Rafsanjani rolls the dice last time to fix Iran's future
Ahmadinejad prevailed thanks to the unwavering support of Iran's most powerful authority, a move that left gaping divisions in the religious and political elite.
Dubai: Iran's best known political grandee, former President Akbar Hashemi Rafsanjani, looms large in the history of the Islamic Republic - now registered to run in Iran's presidential election June 2013 he may also get the chance to carve out its future.
Few have wielded such influence in modern Iran as the 78-year-old but since 2009 he and his family have faced political isolation over their support for the opposition movement which lost the disputed election to President Mahmoud Ahmadinejad.
Ahmadinejad prevailed thanks to the unwavering support of Iran's most powerful authority, Ayatollah Ali Khamenei, a move that left gaping divisions in the religious and political elite.
Four years on and the leader is under pressure from political divisions at home and sanctions over Iran's nuclear programme which are biting deep into the economy and Rafsanjani's practical outlook may be the tonic Iran now needs.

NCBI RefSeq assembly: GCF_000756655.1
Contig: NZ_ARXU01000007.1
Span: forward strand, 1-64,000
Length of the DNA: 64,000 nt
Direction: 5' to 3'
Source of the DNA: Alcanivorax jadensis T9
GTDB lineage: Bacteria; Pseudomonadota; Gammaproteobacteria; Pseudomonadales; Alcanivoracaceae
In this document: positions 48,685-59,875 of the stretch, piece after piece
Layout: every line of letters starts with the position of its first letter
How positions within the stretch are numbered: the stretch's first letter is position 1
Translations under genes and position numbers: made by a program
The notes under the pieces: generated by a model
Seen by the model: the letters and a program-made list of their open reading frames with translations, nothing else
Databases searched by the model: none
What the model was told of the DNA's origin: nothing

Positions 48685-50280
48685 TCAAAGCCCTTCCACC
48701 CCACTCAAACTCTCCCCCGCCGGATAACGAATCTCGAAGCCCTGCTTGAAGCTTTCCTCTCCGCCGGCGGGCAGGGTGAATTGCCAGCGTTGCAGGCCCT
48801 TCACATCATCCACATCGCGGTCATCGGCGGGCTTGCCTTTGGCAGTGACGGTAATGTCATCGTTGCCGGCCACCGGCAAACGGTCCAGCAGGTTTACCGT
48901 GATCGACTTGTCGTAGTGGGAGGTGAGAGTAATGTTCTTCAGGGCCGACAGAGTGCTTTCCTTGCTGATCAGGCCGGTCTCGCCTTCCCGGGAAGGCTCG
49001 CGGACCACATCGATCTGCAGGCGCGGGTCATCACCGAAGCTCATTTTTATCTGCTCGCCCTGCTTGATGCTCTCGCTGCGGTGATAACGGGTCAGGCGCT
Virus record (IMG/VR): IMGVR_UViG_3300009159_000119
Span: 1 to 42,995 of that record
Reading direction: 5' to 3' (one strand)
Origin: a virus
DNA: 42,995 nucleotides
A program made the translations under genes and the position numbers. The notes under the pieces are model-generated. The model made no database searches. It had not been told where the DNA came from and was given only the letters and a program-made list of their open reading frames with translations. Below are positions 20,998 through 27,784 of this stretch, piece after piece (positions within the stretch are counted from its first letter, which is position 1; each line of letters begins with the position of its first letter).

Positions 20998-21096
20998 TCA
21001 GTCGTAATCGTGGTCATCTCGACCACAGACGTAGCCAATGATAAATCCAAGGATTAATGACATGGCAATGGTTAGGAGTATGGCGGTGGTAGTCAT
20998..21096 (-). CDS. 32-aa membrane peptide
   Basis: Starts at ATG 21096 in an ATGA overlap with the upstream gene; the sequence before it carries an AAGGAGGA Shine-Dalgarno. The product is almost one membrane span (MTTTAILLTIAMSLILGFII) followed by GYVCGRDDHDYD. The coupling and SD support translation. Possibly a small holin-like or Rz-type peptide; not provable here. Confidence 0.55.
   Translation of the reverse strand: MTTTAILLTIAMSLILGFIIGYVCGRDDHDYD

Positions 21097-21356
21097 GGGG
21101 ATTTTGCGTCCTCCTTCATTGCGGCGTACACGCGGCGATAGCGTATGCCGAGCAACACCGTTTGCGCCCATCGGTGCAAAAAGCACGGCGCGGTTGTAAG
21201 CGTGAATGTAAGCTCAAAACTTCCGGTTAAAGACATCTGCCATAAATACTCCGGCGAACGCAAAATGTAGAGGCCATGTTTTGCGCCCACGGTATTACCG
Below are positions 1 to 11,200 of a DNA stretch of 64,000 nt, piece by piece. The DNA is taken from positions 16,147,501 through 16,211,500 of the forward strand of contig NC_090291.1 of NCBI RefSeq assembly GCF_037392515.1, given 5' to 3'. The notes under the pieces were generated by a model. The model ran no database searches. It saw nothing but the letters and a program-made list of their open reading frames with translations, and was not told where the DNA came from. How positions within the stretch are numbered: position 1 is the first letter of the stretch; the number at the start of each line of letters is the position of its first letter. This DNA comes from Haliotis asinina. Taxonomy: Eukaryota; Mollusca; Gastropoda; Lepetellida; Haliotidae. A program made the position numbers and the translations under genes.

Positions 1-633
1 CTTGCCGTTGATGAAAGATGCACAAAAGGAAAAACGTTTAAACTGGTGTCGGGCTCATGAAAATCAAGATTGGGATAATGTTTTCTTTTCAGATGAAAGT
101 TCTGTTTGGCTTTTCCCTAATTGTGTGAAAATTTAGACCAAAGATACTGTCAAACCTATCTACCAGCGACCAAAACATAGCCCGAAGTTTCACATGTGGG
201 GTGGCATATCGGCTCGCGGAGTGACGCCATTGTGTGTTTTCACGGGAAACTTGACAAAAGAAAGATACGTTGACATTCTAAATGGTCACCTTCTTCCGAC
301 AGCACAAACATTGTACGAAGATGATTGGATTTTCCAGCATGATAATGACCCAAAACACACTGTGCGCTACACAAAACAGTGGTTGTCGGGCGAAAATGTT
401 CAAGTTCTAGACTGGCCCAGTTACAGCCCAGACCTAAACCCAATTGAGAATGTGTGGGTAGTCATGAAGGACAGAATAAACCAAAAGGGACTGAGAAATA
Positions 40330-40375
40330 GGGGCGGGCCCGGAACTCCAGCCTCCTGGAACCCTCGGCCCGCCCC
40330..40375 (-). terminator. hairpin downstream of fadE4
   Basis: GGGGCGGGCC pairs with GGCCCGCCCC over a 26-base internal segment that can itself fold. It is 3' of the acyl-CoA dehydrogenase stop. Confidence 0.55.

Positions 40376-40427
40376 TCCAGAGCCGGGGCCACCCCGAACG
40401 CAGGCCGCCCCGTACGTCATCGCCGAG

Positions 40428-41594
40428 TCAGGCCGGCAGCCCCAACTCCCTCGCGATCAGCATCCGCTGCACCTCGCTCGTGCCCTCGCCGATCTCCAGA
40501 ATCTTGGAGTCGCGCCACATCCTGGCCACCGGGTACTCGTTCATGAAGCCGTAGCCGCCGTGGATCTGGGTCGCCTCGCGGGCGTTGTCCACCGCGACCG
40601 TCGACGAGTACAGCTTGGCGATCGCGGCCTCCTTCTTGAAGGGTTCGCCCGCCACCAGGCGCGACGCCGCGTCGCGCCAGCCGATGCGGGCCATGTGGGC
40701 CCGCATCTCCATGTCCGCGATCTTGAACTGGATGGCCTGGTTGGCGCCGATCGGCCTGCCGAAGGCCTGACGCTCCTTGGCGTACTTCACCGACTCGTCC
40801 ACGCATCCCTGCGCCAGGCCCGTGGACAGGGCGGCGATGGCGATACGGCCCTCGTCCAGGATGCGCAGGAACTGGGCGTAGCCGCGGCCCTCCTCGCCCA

"Rafsanjani is above all a pragmatist, a problem solver. He looks for ways to get things done," said Shaul Bakhash, of George Mason University in Virginia.
"As president, if Khamenei allows him, I think he would move quickly to hold direct negotiations with the US, zero in on getting sanctions lifted, considerably moderate Iran's foreign policy rhetoric and take steps to create conditions for foreign investment," said Bakhash.
Rafsanjani radically alters what was previously seen as a contest between rival conservative groups. He could scupper the hopes of 'Principlists' - those fiercely loyal to Khamenei who want to secure a quick victory and present unity.
Significantly, Rafsanjani may be able to draw on the support of reformist groups which have been sidelined since 2009. "The Principlists will be in serious difficulty because of Rafsanjani. He'll also be representing the reformist camp," said Sadeq Zibakalam, a professor at Tehran University.
Earlier this week, Rafsanjani said he would not enter the field without Khamenei's consent over concern such a move would lead to conflicts and disputes.
Analysts say a last minute agreement with the supreme leader may have opened the way for his registration.
There have been signs though that the way was being cleared over the last year. Rafsanjani played a central role in hosting of the Non-Aligned Movement in Tehran last August and some see this as evidence of a deal in the offing. He was also pictured alongside Khamenei and UN Secretary General Ban Ki-Moon.
But some say his candidacy may be weaker than it appears.
"What we do not know is whether he still has the stomach for a fight, given his age, the life of ease he has led in the last decade, and the love of wealth he has developed," said Bakhash.
On hearing the name Rafsanjani, many Iranians immediately think of the vast fortunes he has amassed.